A Journey Through Chemistry and Medicine

By Camren Clouthier | 31 January

WCarmen Gherasimhen Dr. Carmen Gherasim first arrived in the United States from Romania to pursue a graduate degree in biochemistry, she always thought that her career would be in research. Her research was focused on developing tools to better understand the impact of genetic mutations within diseased patients, and it was only years later that she discovered the field of Chemical Pathology (clinical chemistry). “I knew then that I wanted to pursue a fellowship in clinical chemistry,” explains Gherasim. “The reality is that if I had known more about Pathology, I would have joined the field much earlier.”

After experiencing the loss of her father early on in her research career, Gherasim realized that she wanted her work to have a more immediate impact on the field. “I enjoyed doing basic research, however, I saw that there was a real application within research findings to direct patient care.”

“The reality is that if I had known more about Pathology, I would have joined the field much earlier.”

Dr. Gherasim first arrived at Michigan Medicine in 2007 as a visiting graduate student when her PhD adviser moved her lab to the University of Michigan. In 2008, after completing her PhD, she continued to work at Michigan Medicine as a postdoctoral fellow, later being promoted to a research investigator. Once she settled upon pursuing a clinical chemistry fellowship, Gherasim left U-M for the University of Utah. Upon completion of the two-year fellowship, Dr. Gherasim returned to Michigan as an Assistant Professor of chemical pathology.

“I really enjoyed living in Ann Arbor and the possibility of continuing to collaborate with the researchers and physicians here was exciting,” she explains. “It was such a coincidence that the position opened up.”

“One of my responsibilities in the laboratory is the investigation of the performance characteristics of different FDA-approved assays,” says Gherasim. She frequently interacts with physicians and raises awareness of the challenges that typically arise while interpreting these assays. The development of new methods, particularly using mass spectrometry, for the measurement of biomarkers in biological fluids for toxicology and endocrine testing, is of particular interest to her. “Laboratory-developed tests are a unique opportunity for scientists to contribute to the development of new tools for diagnosis and management of different clinical conditions.”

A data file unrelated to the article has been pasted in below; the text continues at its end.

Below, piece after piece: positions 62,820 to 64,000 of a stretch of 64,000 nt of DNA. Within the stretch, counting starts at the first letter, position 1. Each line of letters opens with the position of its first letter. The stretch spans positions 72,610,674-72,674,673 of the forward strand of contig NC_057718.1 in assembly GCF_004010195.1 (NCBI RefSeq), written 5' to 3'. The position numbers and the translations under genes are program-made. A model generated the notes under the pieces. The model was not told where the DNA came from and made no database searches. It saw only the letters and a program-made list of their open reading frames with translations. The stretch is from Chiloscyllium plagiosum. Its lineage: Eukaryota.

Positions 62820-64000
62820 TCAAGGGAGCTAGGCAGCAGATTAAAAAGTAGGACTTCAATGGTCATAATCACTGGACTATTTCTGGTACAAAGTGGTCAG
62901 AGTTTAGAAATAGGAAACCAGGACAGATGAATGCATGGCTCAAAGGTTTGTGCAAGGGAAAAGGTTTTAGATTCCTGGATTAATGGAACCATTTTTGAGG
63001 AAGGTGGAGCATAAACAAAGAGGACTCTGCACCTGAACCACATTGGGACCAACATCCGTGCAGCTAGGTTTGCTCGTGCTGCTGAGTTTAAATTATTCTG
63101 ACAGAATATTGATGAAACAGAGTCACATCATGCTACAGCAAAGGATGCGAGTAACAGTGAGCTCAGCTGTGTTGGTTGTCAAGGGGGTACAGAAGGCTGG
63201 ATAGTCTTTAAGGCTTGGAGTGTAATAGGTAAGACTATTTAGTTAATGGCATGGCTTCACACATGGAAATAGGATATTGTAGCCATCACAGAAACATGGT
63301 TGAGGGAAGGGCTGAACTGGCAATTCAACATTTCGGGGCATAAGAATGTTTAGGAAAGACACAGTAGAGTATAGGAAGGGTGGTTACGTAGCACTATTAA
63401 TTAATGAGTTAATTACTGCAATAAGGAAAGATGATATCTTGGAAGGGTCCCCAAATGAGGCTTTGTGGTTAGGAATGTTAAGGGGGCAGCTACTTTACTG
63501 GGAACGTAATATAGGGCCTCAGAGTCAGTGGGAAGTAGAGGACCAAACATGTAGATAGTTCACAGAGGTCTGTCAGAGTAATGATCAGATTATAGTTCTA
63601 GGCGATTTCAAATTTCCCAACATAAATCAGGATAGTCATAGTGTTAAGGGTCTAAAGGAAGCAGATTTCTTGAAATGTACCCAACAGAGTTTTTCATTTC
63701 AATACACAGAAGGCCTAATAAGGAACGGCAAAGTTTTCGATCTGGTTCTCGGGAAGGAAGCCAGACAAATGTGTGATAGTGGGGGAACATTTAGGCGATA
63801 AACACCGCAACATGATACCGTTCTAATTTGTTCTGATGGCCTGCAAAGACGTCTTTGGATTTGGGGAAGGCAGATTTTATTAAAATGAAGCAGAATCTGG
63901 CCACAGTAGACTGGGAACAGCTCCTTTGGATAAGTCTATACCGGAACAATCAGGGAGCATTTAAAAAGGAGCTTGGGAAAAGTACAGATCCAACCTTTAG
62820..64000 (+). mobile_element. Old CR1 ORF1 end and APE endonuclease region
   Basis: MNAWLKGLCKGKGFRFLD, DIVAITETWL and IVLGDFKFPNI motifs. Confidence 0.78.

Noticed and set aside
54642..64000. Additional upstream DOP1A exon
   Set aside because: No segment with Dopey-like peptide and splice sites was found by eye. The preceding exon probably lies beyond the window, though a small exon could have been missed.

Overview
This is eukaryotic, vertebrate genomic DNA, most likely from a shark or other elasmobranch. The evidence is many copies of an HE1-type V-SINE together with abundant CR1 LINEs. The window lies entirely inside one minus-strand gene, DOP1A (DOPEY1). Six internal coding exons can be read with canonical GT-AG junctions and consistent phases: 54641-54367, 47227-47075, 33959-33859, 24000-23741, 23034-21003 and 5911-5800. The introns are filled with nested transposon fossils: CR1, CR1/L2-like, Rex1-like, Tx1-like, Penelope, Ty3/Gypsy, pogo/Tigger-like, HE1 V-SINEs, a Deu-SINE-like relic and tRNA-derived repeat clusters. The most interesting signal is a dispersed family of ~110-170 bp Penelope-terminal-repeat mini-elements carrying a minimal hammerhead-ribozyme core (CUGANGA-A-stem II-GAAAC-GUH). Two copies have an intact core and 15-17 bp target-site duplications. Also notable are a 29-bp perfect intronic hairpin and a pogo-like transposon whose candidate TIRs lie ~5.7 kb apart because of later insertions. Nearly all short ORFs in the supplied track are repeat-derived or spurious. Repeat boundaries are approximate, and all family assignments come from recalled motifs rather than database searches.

Today, Gherasim serves as the Director of Toxicology and is the Associate Director of Clinical Chemistry at Michigan Medicine. “The most exciting part of my job is investigating unexpected laboratory results,” she explains. “I enjoy solving puzzles and mysteries. As a clinical chemist, I get to work with physicians and laboratory staff to figure out why some patients have unexpected laboratory results. There are no perfect tests, so understanding the limitations of these tests is paramount to the clinical care that our physicians provide. Ultimately, this helps the patients which is very rewarding.”

  When the COVID-19 pandemic struck in early 2020, under the leadership of Dr. Riccardo Valdez, the faculty and medical staff stepped up to face the challenge head-on. “Early on, we were trying to develop and validate assays for SARS-CoV-2 antibody testing.” Gherasim and her colleagues were tasked with working unconventional hours, around laboratory renovations, and were confronted with a number of limited resources. She recalls working many late nights in an effort to save residual specimens from COVID-19 patients and investigate the ever-growing list of possible assays. “There were a lot of learning opportunities that one may never otherwise experience in their entire career. Charles Darwin once said, ‘it is not the strongest of the species that survives, nor the most intelligent, but the one most responsive to change.’ This experience demonstrated the team spirit and communication that was needed to go through the pandemic and be as successful as we could be, given the circumstances,” she praised.

“Don’t let anyone change your passion. Don’t think that you are too young to contribute. The opportunities are there. It’s what we make out of these opportunities that truly make a difference.”

Ultimately, Dr. Gherasim hopes to inspire future generations of clinical laboratory professionals to follow in her footsteps. “Don’t let anyone change your passion. Don’t think that you are too young to contribute,” she expresses. “The opportunities are there. It’s what we make out of these opportunities that truly make a difference.” Second-year resident Batoul Aoun, DO, candidly remarked of Dr. Gherasim, “She embodies a standard of professionalism and constantly makes a commitment to resident education.”

As the chemistry laboratory prepares for the installation of the state-of-the-art automated clinical chemistry line within the Pathology Renovation and Relocation project (PRR), Dr. Gherasim expressed her excitement to be working in an ever-changing world-class institution. “I plan to stay here for a long time. We are the leaders and the best. We are always striving to provide the best in laboratory medicine.”

 
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